The first concert was held at the Queen’s Hall on Tuesday May 11, at 8.30 p.m. The programme included:
Norman O'Neill: Humoresque (First performance.)
Frederick Delius: Sea Drift: Poem for baritone solo, chorus, and orchestra, Herbert Heyner (bartitone)
Granville Bantock: Symphonic-poem: ‘Fifine at the Fair’
Joseph Holbrooke: Poem for chorus and orchestra, 'The Bells'
Ethel Smyth: ‘Songs of the Sea’, Herbert Heyner (bartitone)
Percy Grainger: Part-songs 'The Londonderry Air' and 'Father and Daughter'
Charles Villiers Stanford: Irish Rhapsody No.4 'The Fisherman of Loch Neagh and what he saw.'
The London Symphony Orchestra, The London Choral Society. Conductors: Emil Mlynarski, Thomas Beecham and Arthur Fagge
‘Capriccio’, in Musical Opinion wrote:
At the first concert the big works were Delius’s Sea Drift and Holbrooke’s ‘The Bells’. The former, while it contains some picturesque scoring and exhibits the peculiar quality of expansiveness so characteristic of the composer, must be allowed to be a monotonous production. It is a setting for baritone, chorus and orchestra of Whitman’s lines: -
“Once Paumanok/When lilac scent was in the air and/Fifth-month grass was growing, etc” which constitute the opening of the first number of his collection of soi-disant [self-styled] poetry entitled ;Sea Drift’. Mr. Delius in this work as in too many of his facile and cleverly wrought scores, indulges in a self-complacency which achieves expression by treating slight themes with great circumstance and overdoing more or less trivial ideas; with the result that a mock profundity quite alien to the composer’s presumed intention is too often the only effect produced.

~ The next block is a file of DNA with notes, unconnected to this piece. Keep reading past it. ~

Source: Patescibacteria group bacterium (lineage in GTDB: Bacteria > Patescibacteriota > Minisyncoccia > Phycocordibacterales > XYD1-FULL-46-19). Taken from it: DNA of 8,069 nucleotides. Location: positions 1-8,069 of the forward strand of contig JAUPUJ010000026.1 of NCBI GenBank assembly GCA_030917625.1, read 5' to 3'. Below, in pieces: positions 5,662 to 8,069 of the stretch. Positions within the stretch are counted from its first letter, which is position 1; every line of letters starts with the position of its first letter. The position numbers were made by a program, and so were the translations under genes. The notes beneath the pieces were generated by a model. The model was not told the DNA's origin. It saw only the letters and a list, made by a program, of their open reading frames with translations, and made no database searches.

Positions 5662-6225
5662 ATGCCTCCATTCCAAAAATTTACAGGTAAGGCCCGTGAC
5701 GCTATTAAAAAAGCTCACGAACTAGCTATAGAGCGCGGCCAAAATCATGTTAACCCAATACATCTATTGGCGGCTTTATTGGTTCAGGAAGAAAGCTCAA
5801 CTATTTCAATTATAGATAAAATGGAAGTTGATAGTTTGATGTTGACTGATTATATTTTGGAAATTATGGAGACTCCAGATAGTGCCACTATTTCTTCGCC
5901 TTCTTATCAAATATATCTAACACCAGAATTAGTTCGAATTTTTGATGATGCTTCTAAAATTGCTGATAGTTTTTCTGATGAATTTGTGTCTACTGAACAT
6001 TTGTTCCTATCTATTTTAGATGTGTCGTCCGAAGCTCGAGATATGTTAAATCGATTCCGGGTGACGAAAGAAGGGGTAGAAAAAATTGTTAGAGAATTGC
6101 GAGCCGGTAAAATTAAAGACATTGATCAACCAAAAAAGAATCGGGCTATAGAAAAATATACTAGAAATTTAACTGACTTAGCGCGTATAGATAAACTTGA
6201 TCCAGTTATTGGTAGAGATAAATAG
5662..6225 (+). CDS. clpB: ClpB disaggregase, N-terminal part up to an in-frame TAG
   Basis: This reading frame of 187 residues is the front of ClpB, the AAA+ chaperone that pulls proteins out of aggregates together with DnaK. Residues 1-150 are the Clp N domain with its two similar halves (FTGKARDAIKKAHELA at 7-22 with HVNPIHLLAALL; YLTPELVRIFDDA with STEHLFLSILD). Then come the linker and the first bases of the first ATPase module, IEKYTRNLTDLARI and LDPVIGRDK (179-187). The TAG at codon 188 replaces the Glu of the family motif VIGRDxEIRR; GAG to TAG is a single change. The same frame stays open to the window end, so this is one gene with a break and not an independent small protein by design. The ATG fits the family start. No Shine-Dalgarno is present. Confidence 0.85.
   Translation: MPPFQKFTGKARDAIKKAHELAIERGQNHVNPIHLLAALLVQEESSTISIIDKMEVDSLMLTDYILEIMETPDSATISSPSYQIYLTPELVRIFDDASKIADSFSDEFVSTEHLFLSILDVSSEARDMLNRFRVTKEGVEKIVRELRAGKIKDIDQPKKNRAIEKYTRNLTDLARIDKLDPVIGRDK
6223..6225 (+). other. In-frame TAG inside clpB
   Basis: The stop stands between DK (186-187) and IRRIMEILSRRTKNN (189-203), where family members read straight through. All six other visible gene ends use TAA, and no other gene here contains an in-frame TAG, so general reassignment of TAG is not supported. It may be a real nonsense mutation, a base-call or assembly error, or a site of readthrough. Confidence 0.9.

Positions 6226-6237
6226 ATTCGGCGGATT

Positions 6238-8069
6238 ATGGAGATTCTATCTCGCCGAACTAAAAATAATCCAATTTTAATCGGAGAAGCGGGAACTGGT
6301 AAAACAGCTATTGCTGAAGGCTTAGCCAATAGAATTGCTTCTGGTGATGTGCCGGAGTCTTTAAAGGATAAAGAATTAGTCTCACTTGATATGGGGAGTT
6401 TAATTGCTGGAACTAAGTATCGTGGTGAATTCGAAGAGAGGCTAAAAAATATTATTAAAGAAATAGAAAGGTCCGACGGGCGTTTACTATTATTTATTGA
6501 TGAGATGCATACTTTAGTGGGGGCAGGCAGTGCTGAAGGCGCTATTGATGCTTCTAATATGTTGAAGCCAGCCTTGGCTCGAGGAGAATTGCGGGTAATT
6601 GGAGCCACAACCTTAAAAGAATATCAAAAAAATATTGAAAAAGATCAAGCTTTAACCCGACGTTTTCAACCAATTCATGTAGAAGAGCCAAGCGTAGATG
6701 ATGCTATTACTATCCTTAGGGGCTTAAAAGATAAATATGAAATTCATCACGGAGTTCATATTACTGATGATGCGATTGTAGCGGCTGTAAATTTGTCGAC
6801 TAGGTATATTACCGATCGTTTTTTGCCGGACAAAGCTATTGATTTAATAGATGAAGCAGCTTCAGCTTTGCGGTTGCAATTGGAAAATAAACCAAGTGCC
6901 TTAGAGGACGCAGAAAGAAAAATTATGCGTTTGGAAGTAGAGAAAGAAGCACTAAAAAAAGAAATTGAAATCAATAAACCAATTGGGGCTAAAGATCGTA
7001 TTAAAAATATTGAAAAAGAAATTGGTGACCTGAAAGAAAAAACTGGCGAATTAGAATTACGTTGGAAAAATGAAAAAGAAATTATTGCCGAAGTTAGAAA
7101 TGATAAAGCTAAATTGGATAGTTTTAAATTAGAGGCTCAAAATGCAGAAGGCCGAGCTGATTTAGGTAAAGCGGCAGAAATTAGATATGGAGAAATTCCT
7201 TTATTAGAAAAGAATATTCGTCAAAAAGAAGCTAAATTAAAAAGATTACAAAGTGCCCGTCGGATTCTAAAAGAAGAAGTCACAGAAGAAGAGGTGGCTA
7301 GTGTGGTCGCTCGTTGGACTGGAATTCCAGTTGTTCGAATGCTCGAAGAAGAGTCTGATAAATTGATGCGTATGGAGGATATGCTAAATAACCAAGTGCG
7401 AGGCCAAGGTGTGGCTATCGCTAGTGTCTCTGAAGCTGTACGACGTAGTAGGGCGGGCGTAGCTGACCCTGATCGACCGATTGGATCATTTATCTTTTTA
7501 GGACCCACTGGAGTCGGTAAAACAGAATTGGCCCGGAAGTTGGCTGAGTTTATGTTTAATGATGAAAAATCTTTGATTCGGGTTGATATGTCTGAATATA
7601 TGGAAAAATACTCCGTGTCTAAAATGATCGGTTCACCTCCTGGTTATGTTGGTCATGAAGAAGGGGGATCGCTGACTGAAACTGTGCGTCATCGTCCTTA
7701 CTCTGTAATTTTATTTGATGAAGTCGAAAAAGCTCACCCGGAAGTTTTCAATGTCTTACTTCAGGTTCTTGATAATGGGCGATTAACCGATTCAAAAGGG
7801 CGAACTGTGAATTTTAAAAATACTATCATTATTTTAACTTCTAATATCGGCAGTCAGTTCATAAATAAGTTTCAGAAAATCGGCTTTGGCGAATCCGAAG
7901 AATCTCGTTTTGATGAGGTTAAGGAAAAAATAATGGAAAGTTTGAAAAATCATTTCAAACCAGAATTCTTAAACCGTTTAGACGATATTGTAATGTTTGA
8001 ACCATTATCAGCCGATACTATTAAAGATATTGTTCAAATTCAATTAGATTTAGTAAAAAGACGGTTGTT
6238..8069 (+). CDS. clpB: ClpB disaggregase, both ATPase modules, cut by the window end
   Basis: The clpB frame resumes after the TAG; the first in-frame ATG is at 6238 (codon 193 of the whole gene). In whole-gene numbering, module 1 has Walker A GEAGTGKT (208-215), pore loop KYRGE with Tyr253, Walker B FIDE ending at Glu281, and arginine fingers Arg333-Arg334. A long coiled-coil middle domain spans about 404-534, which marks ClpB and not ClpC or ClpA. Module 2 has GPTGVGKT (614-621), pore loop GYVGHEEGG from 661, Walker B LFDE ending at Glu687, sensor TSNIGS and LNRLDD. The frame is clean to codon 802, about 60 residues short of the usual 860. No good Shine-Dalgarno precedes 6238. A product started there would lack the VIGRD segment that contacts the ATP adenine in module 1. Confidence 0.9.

Mr. Holbrooke’s picturesque setting of Poe’s successful, but painfully synthetised lines came off very well in spite of its unnecessary length. The choral writing, although always effective, is not over elaborate and the orchestration generally suits the poetic idea and serves more often than not to intensify it, which is more than can be said of a lot that is written now-a-days.
Other works included in the first programme were a rather trivial ‘Humoresque’ by Norman O’Neill and Bantock’s over-loaded symphonic version of Browning’s ‘Fifine at the Fair.’ The psychology of ‘Fifine’ is cumbersome at any time, and professor Bantock certainly does not render it more clear or telling by weighting it with a series of motifs not remarkable for their musical beauty.
Some folksong arrangements by Percy Grainger were pleasant to rehear, and Stanford’s Fourth Irish Rhapsody once again served to emphasize the superiority of the First and Second.
Musical Opinion and Music Trade Review, June 1915.
The unsigned review in The Musical Times stated:
Of the long- somewhat too long - programme, the most successful items were those by Delius and Bantock. Holbrooke's 'The Bells' suffered somewhat from too much tintinnabulation of various kinds, and is certainly too long, but it contains some vivid and effective pages, and should be more frequently heard. The London Choral Society was responsible for the choral part of the concert, and Mr. Hubert Heyner was the vocalist, deserving special commendation for his singing of the exacting solo part in 'Sea Drift.' The conducting was shared by Messrs. Mlynarski, Beecham, and Fagge.
Musical Times June 1915